Tell us a bit about how the character of Elle Burton evolved?

Year after year we hear the stories about kids who have been abused and the numbers continue to astound me. The most recent figures indicate there are three million cases of child abuse reported each year in the U.S., involving nearly six million children. This is one of the worst records in all industrialized nations. I was one of those abused children and I have struggled with how we could possibly convince kids like me to share the secret of their abuse. My abuser made threats against my mother if I told anyone. I was terrified for her. Threats are the weapons most readily used by the abusers and I wanted to create a character who could empower kids in trouble to seek help and inspire the rest to recognize and offer help to the kids in trouble.
To be perfectly honest, Elle is the kid I wish I had been courageous enough to be. She’s flawed like me, she makes some bad decision, but she is still willing to stand up against some extraordinary threats to her well-being and the safety of others. I knew she would have to have my grandfather’s heart. I never heard him say an unkind word. I gave her his last name as a constant reminder of her gift of compassion as I wrote the story. She is only ten when the first book begins, but I expect to follow her to adulthood.

Reflective portals are pretty original. Where did the inspiration for those come from?
Everything I have written in this book has been done to inspire kids. What better way to entice them into the story than to allow them to be part of the magic? Elle and the other Earth Guides have two ways to move from Earth to Fiori. One is through a wish and the other is through the reflection of a child. Conversely, the Fiorins can only travel into Earth’s dimension through the reflection of a child. This creates some conflict in the book because it appears the devilish Zorins have found a way to interfere with the reflections in the ponds of Fiori. (Fiorins can travel through a wish with a Guide, but they do not have the gift of wish travel themselves.) Perhaps it is because I love to sit by the water and imagine myself in other places that I chose reflections as the inspiration.

Currently giving away pendants and books! Go to Peggy's website.

Tell us a little bit about Elle Burton and the Reflective Portals.
Elle Burton is an ordinary kid…or so she thinks. On her tenth birthday she encounters Eunie Mae, a tiny, fairylike being who comes from a world called Fiori. She begins a journey that leads her from this world into another dimension through reflective portals where creatures called Fiorins are linked to all human life.  Other than some children under the age of eight, the only human beings who can see Fiorins are guides—people who have been chosen to help protect the children of Earth.
Being a guide seems like the opportunity of a lifetime. Elle has always loved helping others, and now she’ll have magical assistance. But not everybody wants her to succeed. There are evil forces that do everything in their power to keep the guides from offering support to those in need.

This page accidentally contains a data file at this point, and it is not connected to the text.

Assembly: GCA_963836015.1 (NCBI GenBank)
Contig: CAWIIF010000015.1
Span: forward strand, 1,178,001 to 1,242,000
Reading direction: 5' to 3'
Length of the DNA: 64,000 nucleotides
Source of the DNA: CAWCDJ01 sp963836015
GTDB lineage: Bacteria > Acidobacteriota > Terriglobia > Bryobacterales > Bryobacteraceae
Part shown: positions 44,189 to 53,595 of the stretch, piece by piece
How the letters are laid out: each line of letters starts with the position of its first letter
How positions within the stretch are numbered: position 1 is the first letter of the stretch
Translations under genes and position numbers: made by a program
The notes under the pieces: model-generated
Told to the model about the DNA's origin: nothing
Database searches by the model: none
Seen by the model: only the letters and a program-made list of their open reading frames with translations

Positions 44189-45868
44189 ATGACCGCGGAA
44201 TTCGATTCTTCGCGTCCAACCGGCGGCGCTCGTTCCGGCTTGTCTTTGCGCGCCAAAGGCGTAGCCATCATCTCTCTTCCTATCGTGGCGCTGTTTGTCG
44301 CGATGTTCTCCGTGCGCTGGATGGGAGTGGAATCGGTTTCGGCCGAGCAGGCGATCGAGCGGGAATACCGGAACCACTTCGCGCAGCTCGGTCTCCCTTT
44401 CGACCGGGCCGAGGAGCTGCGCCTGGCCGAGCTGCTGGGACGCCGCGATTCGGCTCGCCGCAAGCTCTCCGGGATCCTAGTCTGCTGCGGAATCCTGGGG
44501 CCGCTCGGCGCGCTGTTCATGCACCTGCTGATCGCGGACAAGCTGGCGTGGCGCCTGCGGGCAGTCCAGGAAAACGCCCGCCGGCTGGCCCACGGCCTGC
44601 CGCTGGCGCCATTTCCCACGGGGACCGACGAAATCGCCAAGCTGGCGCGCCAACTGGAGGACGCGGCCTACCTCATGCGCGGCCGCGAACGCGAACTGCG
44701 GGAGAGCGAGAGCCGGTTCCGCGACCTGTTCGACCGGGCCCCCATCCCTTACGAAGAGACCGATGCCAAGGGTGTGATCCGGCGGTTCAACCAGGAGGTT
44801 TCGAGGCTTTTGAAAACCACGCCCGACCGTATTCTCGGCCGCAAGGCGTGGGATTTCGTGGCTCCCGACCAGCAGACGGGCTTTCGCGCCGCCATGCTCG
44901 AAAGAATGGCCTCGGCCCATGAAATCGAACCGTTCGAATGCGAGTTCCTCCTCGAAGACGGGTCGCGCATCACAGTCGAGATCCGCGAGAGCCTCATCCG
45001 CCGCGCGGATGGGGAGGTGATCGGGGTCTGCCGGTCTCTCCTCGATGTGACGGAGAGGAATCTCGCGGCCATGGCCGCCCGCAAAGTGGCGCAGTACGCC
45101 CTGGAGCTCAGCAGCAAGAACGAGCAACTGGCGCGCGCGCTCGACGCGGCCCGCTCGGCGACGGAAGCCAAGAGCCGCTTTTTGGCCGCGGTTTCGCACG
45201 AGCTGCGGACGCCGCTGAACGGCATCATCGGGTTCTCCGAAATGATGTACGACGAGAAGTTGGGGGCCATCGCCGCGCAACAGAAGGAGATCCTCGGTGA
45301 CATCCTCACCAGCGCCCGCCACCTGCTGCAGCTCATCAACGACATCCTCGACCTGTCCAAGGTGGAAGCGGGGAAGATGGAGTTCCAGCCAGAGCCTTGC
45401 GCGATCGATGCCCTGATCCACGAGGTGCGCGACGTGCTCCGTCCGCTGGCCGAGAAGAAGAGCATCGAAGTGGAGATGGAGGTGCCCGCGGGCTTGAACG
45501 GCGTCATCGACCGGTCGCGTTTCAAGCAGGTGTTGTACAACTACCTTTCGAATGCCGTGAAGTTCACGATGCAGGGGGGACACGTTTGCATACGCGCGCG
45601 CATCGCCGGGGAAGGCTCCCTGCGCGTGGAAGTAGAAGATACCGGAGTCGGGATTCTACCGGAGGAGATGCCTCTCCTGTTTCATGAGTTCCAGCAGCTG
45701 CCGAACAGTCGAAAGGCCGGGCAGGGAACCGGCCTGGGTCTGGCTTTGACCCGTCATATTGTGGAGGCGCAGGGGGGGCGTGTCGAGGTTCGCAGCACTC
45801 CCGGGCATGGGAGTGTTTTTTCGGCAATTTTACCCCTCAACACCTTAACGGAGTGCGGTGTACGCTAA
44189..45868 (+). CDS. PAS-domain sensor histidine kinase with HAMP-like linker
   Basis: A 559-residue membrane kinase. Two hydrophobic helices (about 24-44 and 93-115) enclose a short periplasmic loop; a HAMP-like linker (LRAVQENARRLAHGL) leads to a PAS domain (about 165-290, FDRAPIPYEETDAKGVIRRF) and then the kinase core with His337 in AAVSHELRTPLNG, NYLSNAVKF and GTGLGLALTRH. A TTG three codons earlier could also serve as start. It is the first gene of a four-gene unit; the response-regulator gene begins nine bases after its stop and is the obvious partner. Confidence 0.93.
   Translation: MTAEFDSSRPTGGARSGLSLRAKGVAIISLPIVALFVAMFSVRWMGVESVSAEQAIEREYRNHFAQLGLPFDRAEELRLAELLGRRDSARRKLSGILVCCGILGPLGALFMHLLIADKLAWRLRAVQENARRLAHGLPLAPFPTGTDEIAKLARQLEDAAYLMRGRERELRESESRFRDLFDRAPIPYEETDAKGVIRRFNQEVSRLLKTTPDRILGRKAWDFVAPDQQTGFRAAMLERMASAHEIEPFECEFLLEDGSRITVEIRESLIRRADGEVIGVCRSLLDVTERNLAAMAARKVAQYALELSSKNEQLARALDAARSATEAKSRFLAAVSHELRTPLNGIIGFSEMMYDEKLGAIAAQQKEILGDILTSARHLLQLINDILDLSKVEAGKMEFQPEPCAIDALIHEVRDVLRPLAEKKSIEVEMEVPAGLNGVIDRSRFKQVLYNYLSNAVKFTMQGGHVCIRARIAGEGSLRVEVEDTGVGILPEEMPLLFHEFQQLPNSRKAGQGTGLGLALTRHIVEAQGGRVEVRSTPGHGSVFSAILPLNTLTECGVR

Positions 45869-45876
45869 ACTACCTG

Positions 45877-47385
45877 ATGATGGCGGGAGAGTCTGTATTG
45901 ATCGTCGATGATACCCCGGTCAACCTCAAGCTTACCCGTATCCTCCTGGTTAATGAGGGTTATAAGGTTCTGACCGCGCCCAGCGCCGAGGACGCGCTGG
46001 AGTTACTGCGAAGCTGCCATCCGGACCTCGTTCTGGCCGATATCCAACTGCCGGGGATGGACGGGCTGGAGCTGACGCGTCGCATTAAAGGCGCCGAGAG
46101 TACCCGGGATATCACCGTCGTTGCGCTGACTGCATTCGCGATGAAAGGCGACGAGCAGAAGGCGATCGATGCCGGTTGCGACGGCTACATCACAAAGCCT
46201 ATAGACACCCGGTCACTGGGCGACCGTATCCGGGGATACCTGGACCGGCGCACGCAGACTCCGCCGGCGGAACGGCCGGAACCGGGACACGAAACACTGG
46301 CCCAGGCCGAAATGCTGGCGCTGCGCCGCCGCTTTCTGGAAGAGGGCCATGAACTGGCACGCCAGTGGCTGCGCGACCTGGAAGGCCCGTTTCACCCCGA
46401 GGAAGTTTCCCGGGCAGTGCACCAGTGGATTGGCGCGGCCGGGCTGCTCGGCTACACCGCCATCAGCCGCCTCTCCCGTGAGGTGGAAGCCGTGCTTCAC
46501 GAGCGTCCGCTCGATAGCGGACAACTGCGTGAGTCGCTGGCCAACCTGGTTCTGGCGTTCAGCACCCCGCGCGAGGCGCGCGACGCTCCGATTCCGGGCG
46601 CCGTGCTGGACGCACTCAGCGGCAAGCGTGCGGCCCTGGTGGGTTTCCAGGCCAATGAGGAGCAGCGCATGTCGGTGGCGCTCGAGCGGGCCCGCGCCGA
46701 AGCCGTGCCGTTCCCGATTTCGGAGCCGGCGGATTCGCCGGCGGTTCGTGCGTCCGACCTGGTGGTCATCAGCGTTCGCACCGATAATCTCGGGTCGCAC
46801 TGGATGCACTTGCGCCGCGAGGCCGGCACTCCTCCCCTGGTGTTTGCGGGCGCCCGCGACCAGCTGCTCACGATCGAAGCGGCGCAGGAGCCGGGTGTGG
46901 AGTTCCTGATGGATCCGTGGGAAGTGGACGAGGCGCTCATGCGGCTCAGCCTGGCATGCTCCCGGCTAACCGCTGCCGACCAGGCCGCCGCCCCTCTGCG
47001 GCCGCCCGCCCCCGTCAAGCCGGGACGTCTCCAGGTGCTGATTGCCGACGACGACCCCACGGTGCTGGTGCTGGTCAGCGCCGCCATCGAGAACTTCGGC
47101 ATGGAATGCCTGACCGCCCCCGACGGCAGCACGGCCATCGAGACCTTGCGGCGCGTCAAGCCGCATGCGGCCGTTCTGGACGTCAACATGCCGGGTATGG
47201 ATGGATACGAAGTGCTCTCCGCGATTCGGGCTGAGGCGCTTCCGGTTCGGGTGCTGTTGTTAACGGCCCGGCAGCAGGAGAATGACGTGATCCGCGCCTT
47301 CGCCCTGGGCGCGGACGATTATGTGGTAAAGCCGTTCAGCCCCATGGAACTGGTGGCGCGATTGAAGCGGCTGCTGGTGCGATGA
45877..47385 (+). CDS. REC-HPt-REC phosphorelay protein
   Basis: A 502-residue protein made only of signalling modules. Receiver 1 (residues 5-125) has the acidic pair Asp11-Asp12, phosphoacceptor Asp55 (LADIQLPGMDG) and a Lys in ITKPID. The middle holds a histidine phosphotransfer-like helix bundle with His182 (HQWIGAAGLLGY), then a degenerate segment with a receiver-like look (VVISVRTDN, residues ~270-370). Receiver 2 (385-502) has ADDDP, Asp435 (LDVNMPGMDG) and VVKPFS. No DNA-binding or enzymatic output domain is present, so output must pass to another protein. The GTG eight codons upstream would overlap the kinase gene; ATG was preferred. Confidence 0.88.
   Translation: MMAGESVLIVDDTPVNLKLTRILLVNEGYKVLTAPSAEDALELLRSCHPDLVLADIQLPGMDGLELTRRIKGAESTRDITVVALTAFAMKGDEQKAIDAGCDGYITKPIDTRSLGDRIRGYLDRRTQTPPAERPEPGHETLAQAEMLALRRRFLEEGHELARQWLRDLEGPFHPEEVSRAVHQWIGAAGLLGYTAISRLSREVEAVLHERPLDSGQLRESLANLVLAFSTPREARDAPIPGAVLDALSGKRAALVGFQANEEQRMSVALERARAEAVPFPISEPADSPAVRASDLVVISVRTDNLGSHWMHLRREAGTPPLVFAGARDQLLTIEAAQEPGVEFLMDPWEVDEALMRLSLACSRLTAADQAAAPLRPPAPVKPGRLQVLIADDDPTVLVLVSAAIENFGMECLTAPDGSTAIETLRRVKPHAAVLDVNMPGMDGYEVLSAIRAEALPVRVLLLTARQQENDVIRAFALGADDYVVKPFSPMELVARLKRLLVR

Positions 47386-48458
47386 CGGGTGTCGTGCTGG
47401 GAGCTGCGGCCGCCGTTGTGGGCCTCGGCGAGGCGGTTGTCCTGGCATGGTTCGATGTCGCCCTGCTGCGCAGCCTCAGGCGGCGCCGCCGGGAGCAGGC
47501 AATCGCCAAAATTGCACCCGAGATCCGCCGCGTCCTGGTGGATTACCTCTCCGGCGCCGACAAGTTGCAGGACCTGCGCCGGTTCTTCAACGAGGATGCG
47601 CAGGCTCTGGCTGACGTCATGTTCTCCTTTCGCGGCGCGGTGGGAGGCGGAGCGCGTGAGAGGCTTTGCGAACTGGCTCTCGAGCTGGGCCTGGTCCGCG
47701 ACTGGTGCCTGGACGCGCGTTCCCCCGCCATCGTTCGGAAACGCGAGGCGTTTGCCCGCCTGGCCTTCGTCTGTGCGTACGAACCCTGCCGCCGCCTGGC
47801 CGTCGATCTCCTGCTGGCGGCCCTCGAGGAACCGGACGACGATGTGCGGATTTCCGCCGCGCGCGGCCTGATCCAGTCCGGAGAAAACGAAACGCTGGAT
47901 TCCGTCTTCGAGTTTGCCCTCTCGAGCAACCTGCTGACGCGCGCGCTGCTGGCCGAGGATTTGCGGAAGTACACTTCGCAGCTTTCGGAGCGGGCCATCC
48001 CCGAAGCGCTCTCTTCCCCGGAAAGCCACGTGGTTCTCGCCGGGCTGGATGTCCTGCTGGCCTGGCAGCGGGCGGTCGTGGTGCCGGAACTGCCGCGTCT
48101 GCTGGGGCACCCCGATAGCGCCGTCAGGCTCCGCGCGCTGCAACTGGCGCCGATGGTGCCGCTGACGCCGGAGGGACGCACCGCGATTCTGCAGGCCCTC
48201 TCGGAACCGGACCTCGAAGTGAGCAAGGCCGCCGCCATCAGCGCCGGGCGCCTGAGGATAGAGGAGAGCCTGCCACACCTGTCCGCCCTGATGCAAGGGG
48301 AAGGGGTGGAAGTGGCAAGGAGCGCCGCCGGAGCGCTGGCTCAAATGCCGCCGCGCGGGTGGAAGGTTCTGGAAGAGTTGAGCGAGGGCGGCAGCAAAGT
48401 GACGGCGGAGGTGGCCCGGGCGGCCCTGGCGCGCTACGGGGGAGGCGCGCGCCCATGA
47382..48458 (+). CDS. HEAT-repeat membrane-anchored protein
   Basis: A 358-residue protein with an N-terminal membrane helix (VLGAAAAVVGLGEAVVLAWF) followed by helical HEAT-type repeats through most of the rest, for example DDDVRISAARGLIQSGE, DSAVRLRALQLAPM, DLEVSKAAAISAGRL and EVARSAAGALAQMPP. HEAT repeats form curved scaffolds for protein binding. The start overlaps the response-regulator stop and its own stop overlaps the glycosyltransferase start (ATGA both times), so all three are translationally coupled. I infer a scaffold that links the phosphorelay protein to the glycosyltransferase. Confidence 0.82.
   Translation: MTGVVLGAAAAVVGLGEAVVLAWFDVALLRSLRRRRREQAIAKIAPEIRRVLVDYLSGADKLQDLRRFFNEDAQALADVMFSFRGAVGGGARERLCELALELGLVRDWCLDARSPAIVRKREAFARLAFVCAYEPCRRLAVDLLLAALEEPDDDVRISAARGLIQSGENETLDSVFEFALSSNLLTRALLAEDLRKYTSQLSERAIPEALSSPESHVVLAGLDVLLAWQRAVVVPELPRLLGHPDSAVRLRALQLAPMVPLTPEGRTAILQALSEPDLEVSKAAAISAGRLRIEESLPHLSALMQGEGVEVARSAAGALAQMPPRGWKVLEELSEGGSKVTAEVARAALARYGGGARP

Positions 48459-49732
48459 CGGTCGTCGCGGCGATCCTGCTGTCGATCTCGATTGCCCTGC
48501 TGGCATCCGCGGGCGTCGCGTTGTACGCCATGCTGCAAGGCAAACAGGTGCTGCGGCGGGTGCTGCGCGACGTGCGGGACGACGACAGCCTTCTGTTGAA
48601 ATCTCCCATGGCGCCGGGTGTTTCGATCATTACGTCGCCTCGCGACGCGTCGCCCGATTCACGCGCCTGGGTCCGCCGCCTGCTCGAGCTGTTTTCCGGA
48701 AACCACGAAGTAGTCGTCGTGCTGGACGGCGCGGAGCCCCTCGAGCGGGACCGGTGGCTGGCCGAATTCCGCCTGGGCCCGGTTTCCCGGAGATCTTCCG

Join her as she enlists the Fiorin warrior Amadeus and others to help her protect the human children against bullying and physical abuse. The children at risk Elle encounters are dependent on her decisions and quick responses.  Travel with her to Fiori and discover magical foot lockers, spider elevators, and the beloved Pegasus. Join her journey on the crusade to protect the world’s children.  Her journey to adulthood begins as she completes the three challenges, predicted centuries ago.  She is a modern-day role model who embodies everything that is good in this world. Will she be strong enough to combat the problems children face in the 21st Century?

Can you tell us about your publishing journey, any surprises along the way?

I was extremely lucky to meet Mayo Clinic’s Dick Edwards (Mom, Dad ... Can We Talk?: Insight and Perspectives to Help Us Do What's Best for Our Aging Parents) who was gracious enough to help me on more than one occasion in my quest for a publisher. Anyone who believes they have a book that needs to be written should seek out and find other authors who can help them along the way. Some of the people who have been the most supportive are other authors who are committed to the industry and in helping new authors. Those who have been truly inspiring are Elmarie Porthouse, Connie Dunn, Annie Douglass Lima, D’vorah Lansky, Sandra Beckwith, Jenny Orelle, Jeannie Frazier, PeggyLee Hanson, Moreen Tropy, and Vickie Newman. Without them, I would never have come as far as I have.

I had no idea that my blog would be transferred to LinkedIn. This was done by the publisher. All of my old customers are on that platform and I was both surprised and terrified to learn that my posts on the tougher elements of parenting were showing up on LinkedIn.